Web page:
What my followers are working on / December 2015

Designing the new Twitter profiles

Designing the new Twitter profiles

☰ The Origin of Tweet

Craig Hockenberry:

It’s not everyday that a word you helped create gets added to this prestigious publication, so I thought I’d share a bit of the early history of the word “tweet.”

Craig Hockenberry describes the origin of the word “tweet” and how Twitterrific was born.

☰ The right client for Twitter, App.net, Tent.io – A draft

It’s easy to find a wide variety of clients in any App Store out there. Some are mighty like Tweetbot, some are kind of unknown, like Weet. Then there is the official app by Twitter and a lot more – and I don’t love any of them.

Times changed. Tweetie was nice when it was released some years ago. Nowadays it wouldn’t be good enough, it would feel cheap. Back then, everyone liked that it looked and behaved like iOS in every way. Today that would just feel wrong. Not even the iOS standard apps do that anymore.

Those times felt like a gold rush for app developers and designers. Everyone built a client for Twitter. That changed some weeks ago, when Twitter announced a lot of new rules which basically render the development of a third party Twitter client useless.

Just a quick look on the five clients for Twitter that I consider worth testing:

  • The official Twitter app: It’s nice, looks good, feels okay, but somehow it’s cluttered with what Twitter thinks its needs to become a better brand. All those discover and connect things aren’t anything I want and need in an app that’s basically meant to communicate with others.
  • Good old Twitterrific: I never liked it. It was (one of) the first native apps for Twitter and it sure is not a bad client, but I don’t like the unified timeline approach and the look of it. It’s too cute, far too many colors, sweet little birdy patterns and so on. Also it lacks some of the basic functions like pull to refresh.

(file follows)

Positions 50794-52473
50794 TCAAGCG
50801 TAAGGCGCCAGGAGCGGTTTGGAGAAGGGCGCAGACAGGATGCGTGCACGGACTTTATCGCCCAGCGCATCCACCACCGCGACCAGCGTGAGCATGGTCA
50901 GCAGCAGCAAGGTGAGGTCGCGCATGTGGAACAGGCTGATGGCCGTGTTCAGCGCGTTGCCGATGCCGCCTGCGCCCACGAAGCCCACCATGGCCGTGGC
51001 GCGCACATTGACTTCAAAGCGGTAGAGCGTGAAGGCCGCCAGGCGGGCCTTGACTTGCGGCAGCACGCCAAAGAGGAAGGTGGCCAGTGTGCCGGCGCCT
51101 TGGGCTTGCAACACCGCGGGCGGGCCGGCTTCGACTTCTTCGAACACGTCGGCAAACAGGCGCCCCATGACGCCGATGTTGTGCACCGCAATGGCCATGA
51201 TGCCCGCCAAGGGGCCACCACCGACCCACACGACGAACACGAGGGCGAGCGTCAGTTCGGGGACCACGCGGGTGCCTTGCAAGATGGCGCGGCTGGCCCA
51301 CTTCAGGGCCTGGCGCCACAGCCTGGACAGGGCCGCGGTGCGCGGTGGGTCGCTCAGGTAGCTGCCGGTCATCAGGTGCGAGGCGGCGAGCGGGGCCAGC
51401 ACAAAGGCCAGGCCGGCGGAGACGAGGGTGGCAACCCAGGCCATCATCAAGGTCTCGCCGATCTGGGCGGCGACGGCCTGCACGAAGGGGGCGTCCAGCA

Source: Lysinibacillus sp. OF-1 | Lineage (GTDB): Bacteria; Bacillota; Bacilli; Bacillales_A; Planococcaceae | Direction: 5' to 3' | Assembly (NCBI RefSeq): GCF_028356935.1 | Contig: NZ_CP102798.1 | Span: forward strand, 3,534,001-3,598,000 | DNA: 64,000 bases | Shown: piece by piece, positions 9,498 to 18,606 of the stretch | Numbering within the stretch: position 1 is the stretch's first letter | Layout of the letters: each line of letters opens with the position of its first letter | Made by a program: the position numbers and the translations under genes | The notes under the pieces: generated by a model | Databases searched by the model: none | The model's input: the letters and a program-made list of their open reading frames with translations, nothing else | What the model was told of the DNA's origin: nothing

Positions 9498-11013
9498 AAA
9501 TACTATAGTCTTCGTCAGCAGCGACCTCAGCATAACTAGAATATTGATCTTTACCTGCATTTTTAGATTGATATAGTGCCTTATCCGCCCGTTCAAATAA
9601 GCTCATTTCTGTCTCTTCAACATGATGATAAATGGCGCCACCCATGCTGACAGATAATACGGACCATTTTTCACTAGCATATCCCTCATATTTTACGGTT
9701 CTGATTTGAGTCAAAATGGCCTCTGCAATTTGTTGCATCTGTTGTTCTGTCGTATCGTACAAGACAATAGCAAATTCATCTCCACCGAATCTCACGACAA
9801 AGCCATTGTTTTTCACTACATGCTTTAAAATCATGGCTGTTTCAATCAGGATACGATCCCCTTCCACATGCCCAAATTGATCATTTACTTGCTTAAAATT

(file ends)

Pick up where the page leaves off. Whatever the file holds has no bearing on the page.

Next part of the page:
• Twittelator Neue: Beautiful. It looks and feels unique. It has many nice ideas, the display of embedded images, for example, but somehow I never grew used to it. It felt far too designed and the font is too thin for my taste. (One of the best things is the little pop up animation when you tap on a picture.)
  • New to the game is Flurry: Beautiful and fast, it’s basically a Tweetie for 2012. It lacks some basic functionality but I think it’s on a good way.
  • Tweetbot: My go to client at the moment. I don’t really like how it looks or feels, but it delivers an all round experience. You can do nearly anything you want and its mostly without bugs and therefore reliable

What’s the problem?

There really is no problem. I like many of the clients on the market, but I love none of them. Also I’m a designer, so I figured I could try to build something that would fit my needs and my understanding of mobile design in 2012.

Disclaimer: This is nothing that’s really meant to get built, consider it something someone threw together in Photoshop to keep his mind occupied with something else than the stuff he does at work.

The main idea

I don’t really like how the screen space is used in apps like Tweetbot. A few days ago I watched the keynote Steve Jobs held to announce the iPhone (yeah, again). He describes how a touchscreen is better than hardware buttons because we’re able to change the keys to fit every situation.